The second part of the process takes place at an assessment center, currently Sylvan Learning Centers, where computer-based exercises (six) focus on content knowledge as well as age-appropriate and content-appropriate teaching strategies. Teachers demonstrate their knowledge with written responses to prompts or stimulus materials, like journal articles and student work samples.
 

Candidates report that the National Board’s assessments focus more on teaching and learning than any other “test” they have been exposed to. Many say it was the most rigorous but helpful professional development growth experience they have ever had.

 

Why doesn’t everyone apply for National Board Certification?

There are several reasons why teachers may not seek NBC.

  1. National Board Certification is an advanced teaching certificate. The rigor of the process may not be something every teacher chooses or is able to undertake. The process seeks to recognize highly accomplished teaching.
  2. The cost of applying for National Board Certification is $2,500. While there is some fee support through the Missouri Department of Elementary and Secondary Education and the U.S. government, some of the costs are borne by the applicant.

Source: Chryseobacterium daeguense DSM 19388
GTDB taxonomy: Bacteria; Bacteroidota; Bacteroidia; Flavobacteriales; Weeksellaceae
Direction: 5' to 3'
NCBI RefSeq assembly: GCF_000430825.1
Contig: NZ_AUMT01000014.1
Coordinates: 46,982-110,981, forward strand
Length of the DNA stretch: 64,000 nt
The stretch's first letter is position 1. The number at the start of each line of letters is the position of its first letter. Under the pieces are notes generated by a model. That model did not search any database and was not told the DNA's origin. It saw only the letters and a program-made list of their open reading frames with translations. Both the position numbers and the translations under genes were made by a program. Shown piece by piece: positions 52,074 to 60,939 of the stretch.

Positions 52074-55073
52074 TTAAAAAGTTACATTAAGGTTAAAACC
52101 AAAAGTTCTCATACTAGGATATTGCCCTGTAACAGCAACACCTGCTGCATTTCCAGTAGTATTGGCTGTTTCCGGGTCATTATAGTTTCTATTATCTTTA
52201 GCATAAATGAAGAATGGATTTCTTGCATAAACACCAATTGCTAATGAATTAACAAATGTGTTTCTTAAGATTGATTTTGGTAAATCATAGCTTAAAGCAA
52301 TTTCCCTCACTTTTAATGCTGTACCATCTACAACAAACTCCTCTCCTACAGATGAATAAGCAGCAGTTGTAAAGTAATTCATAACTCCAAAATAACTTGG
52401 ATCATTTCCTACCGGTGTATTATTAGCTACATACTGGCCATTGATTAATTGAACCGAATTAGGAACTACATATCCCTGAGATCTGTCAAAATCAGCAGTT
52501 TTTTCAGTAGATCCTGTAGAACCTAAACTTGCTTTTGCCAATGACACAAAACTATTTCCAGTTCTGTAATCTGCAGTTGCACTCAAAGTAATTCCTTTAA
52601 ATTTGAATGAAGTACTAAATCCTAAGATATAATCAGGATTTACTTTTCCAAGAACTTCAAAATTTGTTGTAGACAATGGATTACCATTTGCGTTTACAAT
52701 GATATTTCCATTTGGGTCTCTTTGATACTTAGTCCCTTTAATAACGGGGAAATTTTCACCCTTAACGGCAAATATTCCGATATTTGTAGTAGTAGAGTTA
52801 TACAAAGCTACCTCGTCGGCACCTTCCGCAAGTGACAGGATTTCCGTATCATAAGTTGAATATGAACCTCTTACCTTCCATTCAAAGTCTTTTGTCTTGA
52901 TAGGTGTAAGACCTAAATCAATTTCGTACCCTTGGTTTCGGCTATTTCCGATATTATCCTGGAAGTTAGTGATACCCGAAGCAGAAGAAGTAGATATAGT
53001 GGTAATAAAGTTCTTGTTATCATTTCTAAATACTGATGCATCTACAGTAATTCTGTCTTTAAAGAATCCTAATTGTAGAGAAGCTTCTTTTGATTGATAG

3. The length of time needed to prepare for the portfolio and assessment portions of the process is substantial. Some NBTs report spending over 300 hours preparing for the process. Combined with the expenses of the process, some accomplished teachers may feel unable to seek National Board Certification.
  4. The lack of a significant incentive in Missouri deters many teachers from pursuing NBC. Many states pay the full fee, provide substitute expenses so candidates can work on their portfolios, provide technical assistance and acknowledge those that achieve NBC with a significant salary stipend. Recognizing National Board Certified teachers with additional compensation has dramatically increased participation in many states where salary incentives exist.